Server Market Grows 5.5%; Linux Revenue Tops $1 Billion
The worldwide market for computer servers has posted its sixth consecutive quarter of growth.-
The worldwide market for computer servers has posted its sixth consecutive quarter of growth, as revenues from Linux servers topped $1 billion in the third quarter and IBM and Hewlett-Packard Co. captured the No. 1 spots for revenue and unit shipments, respectively, a market research firm said Wednesday.
Factory revenue rose in the September quarter 5.5 percent, compared with the same period a year ago, to $11.5 billion, International Data Corp. said. Unit shipments increased by 18.7 percent.
Low-cost servers running x86 processors drove the market both in revenue and shipments, as companies continued to update and expand their information technology infrastructures, IDC said.
"Although customers continue to target data center simplification initiatives, investment in strategic IT initiatives, including new workloads, are also growing significantly once again," IDC analyst Matthew Eastwood said in a statement.
Servers running the Linux open-source operating system posted the ninth consecutive quarter of double-digit revenue growth, increasing 42.6 percent to capture 9.2 percent of the overall market and surpass $1 billion for the first time. HP remained the leader in the Linux market with a 26.9 percent market share, followed by IBM, 20.5 percent; and Dell Inc., 17.4 percent.
Low-cost, or volume, servers, which include Windows and Linux on x86 processors, represented the primary growth engine, posting an 18.2 percent revenue increase, IDC said. Revenues from midrange servers declined 10.2 percent, as companies migrated to volume servers. High-end servers recorded a 1.9 percent increase, reflecting renewed spending among large companies.
Revenues from servers based on Microsoft Corp.'s Windows operating system increased 13.3 percent to $3.9 billion, accounting for 33.9 percent of the overall market. Unix servers posted a 2.3 percent revenue decline from a year ago to $4 billion.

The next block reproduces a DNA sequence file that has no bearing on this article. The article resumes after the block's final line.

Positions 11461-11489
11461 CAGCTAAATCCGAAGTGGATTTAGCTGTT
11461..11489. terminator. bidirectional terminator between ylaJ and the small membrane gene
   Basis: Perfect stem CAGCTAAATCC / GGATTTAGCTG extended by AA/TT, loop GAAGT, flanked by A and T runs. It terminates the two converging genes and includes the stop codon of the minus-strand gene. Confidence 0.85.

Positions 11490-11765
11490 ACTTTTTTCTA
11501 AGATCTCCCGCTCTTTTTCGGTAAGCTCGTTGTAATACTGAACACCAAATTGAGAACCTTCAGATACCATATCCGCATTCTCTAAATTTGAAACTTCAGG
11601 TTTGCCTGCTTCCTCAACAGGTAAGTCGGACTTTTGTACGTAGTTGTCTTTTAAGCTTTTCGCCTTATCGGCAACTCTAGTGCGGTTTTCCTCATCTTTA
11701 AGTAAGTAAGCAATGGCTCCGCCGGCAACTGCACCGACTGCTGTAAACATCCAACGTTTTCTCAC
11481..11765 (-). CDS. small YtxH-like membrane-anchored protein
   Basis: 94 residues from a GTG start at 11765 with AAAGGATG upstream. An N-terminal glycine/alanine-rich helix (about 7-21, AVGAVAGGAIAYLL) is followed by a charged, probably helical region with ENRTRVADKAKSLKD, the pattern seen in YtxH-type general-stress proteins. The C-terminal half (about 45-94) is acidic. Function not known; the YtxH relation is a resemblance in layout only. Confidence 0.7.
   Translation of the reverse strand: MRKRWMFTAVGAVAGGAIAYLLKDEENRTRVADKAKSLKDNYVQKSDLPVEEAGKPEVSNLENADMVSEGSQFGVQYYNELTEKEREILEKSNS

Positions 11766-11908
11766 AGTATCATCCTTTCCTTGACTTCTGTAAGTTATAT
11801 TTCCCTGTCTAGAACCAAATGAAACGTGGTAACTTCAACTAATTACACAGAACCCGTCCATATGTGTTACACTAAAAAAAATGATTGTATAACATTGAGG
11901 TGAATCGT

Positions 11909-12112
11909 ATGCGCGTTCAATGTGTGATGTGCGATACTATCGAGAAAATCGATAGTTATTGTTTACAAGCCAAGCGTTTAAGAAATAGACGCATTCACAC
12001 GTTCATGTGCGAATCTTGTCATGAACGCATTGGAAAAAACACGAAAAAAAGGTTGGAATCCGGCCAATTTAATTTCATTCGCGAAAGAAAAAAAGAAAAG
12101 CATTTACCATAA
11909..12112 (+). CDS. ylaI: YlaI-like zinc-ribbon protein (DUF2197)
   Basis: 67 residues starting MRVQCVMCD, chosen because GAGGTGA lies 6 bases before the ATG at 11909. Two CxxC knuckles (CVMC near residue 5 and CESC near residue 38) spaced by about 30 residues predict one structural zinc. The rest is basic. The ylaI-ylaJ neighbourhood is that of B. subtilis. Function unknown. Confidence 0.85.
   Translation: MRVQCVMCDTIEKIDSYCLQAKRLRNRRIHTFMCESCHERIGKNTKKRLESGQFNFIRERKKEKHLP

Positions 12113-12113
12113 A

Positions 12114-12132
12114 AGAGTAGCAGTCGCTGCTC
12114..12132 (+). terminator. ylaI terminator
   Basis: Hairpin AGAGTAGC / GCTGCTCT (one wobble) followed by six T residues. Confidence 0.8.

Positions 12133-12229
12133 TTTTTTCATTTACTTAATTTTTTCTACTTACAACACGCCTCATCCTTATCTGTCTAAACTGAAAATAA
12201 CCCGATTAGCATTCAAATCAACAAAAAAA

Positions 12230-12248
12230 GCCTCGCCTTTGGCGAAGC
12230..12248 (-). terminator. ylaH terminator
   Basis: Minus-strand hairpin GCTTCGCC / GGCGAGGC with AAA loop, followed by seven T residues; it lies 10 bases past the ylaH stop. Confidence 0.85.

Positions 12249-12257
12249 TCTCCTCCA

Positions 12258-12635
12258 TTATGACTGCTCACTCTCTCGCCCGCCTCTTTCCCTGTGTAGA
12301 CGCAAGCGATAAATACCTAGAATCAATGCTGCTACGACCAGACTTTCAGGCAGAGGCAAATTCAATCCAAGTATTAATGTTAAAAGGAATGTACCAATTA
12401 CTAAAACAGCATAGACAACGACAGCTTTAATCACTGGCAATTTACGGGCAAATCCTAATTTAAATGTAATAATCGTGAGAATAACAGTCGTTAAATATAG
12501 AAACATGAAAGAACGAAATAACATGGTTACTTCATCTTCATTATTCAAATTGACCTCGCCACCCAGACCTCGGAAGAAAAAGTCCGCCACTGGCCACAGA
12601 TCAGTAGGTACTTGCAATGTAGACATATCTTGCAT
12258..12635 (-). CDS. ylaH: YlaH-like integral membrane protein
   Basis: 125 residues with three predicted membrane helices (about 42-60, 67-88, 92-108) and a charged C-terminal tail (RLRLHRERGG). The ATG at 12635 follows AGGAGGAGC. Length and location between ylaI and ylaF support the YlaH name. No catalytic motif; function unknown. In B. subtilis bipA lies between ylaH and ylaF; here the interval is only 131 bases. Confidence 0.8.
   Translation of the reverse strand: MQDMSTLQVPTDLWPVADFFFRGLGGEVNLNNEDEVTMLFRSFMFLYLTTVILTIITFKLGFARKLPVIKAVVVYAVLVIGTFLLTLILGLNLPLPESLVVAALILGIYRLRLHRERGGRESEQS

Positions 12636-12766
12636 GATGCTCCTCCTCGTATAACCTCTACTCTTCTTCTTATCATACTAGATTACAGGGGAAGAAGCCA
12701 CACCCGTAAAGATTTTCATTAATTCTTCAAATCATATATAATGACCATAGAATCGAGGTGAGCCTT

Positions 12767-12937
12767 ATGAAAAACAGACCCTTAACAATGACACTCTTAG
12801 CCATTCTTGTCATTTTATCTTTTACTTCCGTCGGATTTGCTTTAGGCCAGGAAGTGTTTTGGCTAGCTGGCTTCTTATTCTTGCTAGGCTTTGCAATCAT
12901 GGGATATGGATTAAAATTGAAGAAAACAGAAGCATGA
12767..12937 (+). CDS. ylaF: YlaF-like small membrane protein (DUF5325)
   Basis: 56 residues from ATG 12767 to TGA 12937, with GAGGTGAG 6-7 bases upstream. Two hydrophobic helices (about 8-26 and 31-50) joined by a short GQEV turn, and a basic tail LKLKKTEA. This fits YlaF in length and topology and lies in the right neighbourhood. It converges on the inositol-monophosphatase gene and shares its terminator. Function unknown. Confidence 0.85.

The market also showed accelerated adoption of servers powered by 64-bit x86 processors, reflecting a movement away from 32-bit servers, IDC said.
The market for blade servers gained 22.5 percent in the quarter to $287 million, and is on pace to top $1 billion, IDC said. Blades are low-cost servers that plug into a rack that's designed to make it easy to swap or add servers.
In terms of revenue, IBM led the pack with $3.7 billion, or 31.7 percent of the market. HP, which was No. 1 in unit shipments, was second in revenue with $3.1 billion, or 26.8 percent of the market; followed by Sun Microsystems Inc., $1.18 billion, or 10.2 percent; Dell, $1.17 billion, or 10.1 percent; and Fujitsu/Fujitsu Siemens, $714 million, or 6.2 percent. All the vendors increased revenues in the quarter, with Sun posting the lowest at 0.1 percent, and Dell the highest at 14.1 percent.
We welcome your comments on this topic on our social media channels, or [contact us directly] with questions about the site.
2017 State of IT ReportIn today's technology-driven world, "innovation" has become a basic expectation. IT leaders are tasked with making technical magic, improving customer experience, and boosting the bottom line -- yet often without any increase to the IT budget. How are organizations striking the balance between new initiatives and cost control? Download our report to learn about the biggest challenges and how savvy IT executives are overcoming them.
Infographic: The State of DevOps in 2017Is DevOps helping organizations reduce costs and time-to-market for software releases? What's getting in the way of DevOps adoption? Find out in this InformationWeek and Interop ITX infographic on the state of DevOps in 2017.